But can I keep it up?  Well I am determined to give it a go, to avoid meat as much as possible, but at the same time taking that pragmatic approach that Kateman talked about.  I don’t want to have to tell my friends that I am vegan and therefore hard to cater for when we go for dinner, or be sitting in a restaurant thinking “I really fancy the smoked salmon but should have the kale burger because our friends think I am vegan”.  I want to be able to have a bit more flexibility when the decision isn’t mine or have the steak when I want the steak.      To have a barbecue with the family once a month, and eat Christmas dinner and pork pie on Boxing Day and not feel guilty about it.

Having those things doesn’t make me a failed vegan, it makes me a reducetarian and I quite like the sound of that.

Plus I get to keep the handbags

Photo courtesy of Shutterstock

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  • I love the sound of that… We are so spoilt in this country with great choice and some amazing produce so it’s quite easy to leave the meat part out, but I enjoy eating meat from time to time, so this sounds like a healthy, good for the planet solution!

  • I really should try to eat more fruit and veg. I’m terrible and a fussy eater. But I reckon I could give something like this a try. The idea of being a full-on vegan or vegetarian terrifies me.

  • LOVE this! I desperately want to try the vegan thing and know I will feel so much better but, like you, don’t want it to define me. Love the thought of this. Been tempted to do the vegan thing for a while so maybe I’ll just go for it! xxxx

    • You should!! I know you were talking about it a while ago so you could totally do it. It’s what I am doing now. Vegan when I can but if I go out and fancy a steak, well hell to the yes I am having steak. And chips.

      But the following day it will be back to quinoa and cous cous my friend

  • I like that idea too!

    I also love the word fug, because it completely describes my mental state at this point in time. My problem is time. I just don’t have time to be making salads and it’s too expensive to buy them ready prepped, so I end up with coffee and whatever else I can grab from the cupboard and eat on the go.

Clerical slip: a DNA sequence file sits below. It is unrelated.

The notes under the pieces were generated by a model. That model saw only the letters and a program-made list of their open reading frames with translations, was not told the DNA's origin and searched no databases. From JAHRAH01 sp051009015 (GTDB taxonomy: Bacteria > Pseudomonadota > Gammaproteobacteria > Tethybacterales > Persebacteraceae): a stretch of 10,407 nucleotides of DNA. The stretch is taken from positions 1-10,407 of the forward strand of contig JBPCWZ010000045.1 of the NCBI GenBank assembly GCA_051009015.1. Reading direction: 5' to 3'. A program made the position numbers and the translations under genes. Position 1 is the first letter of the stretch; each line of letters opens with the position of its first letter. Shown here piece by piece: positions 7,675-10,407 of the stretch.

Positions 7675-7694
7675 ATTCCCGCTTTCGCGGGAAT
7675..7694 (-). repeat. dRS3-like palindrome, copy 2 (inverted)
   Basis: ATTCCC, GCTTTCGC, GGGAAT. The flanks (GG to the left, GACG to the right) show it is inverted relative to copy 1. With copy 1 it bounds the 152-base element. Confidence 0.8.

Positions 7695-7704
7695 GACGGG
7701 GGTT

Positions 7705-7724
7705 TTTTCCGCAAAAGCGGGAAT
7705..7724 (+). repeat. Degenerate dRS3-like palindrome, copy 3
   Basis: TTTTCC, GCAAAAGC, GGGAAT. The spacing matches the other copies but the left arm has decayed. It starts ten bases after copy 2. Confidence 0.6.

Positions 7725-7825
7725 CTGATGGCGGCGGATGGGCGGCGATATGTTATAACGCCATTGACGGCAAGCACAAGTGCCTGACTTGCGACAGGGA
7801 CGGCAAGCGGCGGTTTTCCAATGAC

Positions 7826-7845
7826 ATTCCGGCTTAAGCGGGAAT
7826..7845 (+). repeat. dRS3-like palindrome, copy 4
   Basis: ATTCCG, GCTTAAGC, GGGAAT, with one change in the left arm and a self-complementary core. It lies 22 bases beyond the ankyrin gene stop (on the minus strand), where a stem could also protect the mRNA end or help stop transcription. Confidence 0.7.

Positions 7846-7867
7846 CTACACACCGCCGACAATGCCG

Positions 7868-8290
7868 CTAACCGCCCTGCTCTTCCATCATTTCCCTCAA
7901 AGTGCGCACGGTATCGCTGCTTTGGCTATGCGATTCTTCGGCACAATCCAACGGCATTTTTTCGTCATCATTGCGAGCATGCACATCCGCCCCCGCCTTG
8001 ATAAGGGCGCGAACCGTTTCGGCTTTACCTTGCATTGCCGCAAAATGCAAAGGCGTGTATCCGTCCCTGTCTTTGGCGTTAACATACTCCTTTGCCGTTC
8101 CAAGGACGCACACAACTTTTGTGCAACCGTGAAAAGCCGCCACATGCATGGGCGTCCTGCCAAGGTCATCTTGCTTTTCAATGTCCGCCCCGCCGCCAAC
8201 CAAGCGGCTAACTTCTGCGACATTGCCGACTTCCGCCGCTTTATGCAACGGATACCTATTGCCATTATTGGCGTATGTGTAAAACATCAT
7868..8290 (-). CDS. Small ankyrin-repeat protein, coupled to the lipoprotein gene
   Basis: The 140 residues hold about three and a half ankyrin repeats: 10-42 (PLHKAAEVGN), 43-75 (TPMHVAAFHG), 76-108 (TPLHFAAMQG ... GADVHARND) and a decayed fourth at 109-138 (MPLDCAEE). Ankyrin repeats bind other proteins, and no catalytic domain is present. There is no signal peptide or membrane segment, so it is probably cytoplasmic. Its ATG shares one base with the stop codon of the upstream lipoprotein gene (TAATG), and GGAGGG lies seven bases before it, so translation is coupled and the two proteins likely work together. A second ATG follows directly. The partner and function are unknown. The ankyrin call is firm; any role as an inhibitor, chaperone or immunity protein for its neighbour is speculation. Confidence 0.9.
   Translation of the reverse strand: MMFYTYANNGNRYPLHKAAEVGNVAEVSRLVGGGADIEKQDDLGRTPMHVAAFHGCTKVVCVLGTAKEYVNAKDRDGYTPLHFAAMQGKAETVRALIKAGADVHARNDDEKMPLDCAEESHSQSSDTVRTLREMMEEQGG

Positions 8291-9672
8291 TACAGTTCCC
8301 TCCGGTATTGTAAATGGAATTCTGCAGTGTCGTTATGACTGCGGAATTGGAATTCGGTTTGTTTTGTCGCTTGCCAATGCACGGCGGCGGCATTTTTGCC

• Big well done T on making some positive changes to change your eating and ultimately get healthier. This cleanse seems to be a fabulous way to kick start a better way of eating for good. Mich x

  • This sounds wonderful, it’s great to hear how much you’ve benefitted. I have been pescetarian for over 20 years but still eat a huge amount of cheese.

    Can I ask what you have for breakfast? Most of my breakfasts involve some form of dairy or eggs and I’m curious to know what a vegan and wheat free breakfast looks like.

  • I’m not the perfect vegan either.When money is tight and I’m making home made pizza, cheddar cheese wins.Many vegans see it as a journey. It should in no way make you feel that you should feel guilt for having things around you from the past. We just move forward, looking at ways to decrease our use of animals.I am really proud of you.I wish I could loose that much so quickly.

  • I’ve heard the term ‘flexitarian’ too, which I’m all for.

    ‘Meat-Free-Mondays’ were the start I think and for those of us who can’t bear the thought of giving up a weekend bacon-buttie I think this is the way forward! x

  • IVe been so impressed with how you’ve turned your life around in such a short period of time and had such amazing results. I know I eat too much meat, it’s high time I searched for new ways to enjoy food.